Table of Contents
This chapter introduces SCPM (system configuration profile management). With the help of SCPM, adapt the configuration of your computer to different operating environments or hardware configurations. SCPM manages a set of system profiles for the different scenarios. SCPM enables easy switching between two system profiles, eliminating the need for manually reconfiguring the system.
Some situations require a modified system configuration. This would mostly be the case for mobile computers that are operated in varying locations. If a desktop system should be operated temporarily using other hardware components than usual, SCPM comes in handy. Restoring the original system configuration should be easy and the modification of the system configuration can be reproduced. With SCPM, any part of the system configuration can be kept in a customized profile.
The main field of application of SCPM is network configuration on laptops. Different network configurations often require different settings of other services, such as e-mail or proxies. Then other elements follow, like different printers at home and at the office, a customized X server configuration for the multimedia projector at conferences, special power-saving settings for the road, or a different time zone at an overseas subsidiary.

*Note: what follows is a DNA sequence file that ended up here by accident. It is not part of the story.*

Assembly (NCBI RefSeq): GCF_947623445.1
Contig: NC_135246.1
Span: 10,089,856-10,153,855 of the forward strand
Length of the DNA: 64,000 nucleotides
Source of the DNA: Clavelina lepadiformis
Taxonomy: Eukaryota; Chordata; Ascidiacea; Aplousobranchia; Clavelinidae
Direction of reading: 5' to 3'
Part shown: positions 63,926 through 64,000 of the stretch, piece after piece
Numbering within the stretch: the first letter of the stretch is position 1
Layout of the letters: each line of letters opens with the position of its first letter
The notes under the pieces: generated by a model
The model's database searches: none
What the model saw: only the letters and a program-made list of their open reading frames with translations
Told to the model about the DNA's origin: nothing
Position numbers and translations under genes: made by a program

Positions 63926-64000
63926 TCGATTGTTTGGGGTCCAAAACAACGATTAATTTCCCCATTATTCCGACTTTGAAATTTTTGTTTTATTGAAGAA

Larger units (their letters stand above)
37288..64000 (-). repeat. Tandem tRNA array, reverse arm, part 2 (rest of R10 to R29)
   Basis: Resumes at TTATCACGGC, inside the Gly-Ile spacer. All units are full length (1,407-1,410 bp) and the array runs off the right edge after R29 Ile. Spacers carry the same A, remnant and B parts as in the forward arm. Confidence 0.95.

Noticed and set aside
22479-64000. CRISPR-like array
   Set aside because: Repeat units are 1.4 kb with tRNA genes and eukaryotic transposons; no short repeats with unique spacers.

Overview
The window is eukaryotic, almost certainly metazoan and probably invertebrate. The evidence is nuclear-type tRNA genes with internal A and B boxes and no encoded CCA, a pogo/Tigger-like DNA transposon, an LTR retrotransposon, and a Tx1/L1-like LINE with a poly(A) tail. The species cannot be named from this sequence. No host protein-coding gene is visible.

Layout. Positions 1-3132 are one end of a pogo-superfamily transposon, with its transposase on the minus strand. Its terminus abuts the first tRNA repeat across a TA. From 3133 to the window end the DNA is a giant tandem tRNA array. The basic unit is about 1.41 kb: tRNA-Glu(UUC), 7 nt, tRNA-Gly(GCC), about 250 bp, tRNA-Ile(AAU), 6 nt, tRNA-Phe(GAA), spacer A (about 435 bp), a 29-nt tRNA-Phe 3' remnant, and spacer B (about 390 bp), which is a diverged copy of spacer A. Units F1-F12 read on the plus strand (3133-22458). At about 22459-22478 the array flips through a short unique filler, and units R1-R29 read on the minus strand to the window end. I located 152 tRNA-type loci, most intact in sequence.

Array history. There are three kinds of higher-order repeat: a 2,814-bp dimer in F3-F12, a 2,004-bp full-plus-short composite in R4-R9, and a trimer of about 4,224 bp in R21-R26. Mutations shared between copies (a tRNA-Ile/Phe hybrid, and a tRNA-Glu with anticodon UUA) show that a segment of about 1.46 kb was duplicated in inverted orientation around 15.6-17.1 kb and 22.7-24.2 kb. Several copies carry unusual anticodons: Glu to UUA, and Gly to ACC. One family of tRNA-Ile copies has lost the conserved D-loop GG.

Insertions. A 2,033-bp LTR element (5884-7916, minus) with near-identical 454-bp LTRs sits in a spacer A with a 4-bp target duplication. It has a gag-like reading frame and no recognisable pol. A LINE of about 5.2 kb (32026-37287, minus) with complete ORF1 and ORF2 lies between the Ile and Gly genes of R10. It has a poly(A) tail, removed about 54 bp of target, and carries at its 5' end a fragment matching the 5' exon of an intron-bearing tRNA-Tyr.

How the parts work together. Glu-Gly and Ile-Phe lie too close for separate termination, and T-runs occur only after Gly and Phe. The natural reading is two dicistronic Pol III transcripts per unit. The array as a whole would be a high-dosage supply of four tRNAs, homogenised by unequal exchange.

The following are some terms used in SCPM documentation and in the YaST module.
The term system configuration refers to the complete configuration of the computer. It covers all fundamental settings, such as the use of hard disk partitions, network settings, time zone selection, and keyboard mappings.
A profile, also called configuration profile, is a state that has been preserved and can be restored at any time.
Active profile refers to the profile last selected. This does not mean that the current system configuration corresponds exactly to this profile, because the configuration can be customized at any time.
A resource in the SCPM context is an element that contributes to the system configuration. This can be a file or a softlink including metadata, like the user, permissions, or access time. This can also be a system service that runs in this profile, but is deactivated in another one.
Every resource belongs to a certain resource group. These groups contain all resources that logically belong together — most groups would contain both a service and its configuration files. It is very easy to assemble resources managed by SCPM because this does not require any knowledge of the configuration files of the desired service. SCPM ships with a selection of preconfigured resource groups that should be sufficient for most scenarios.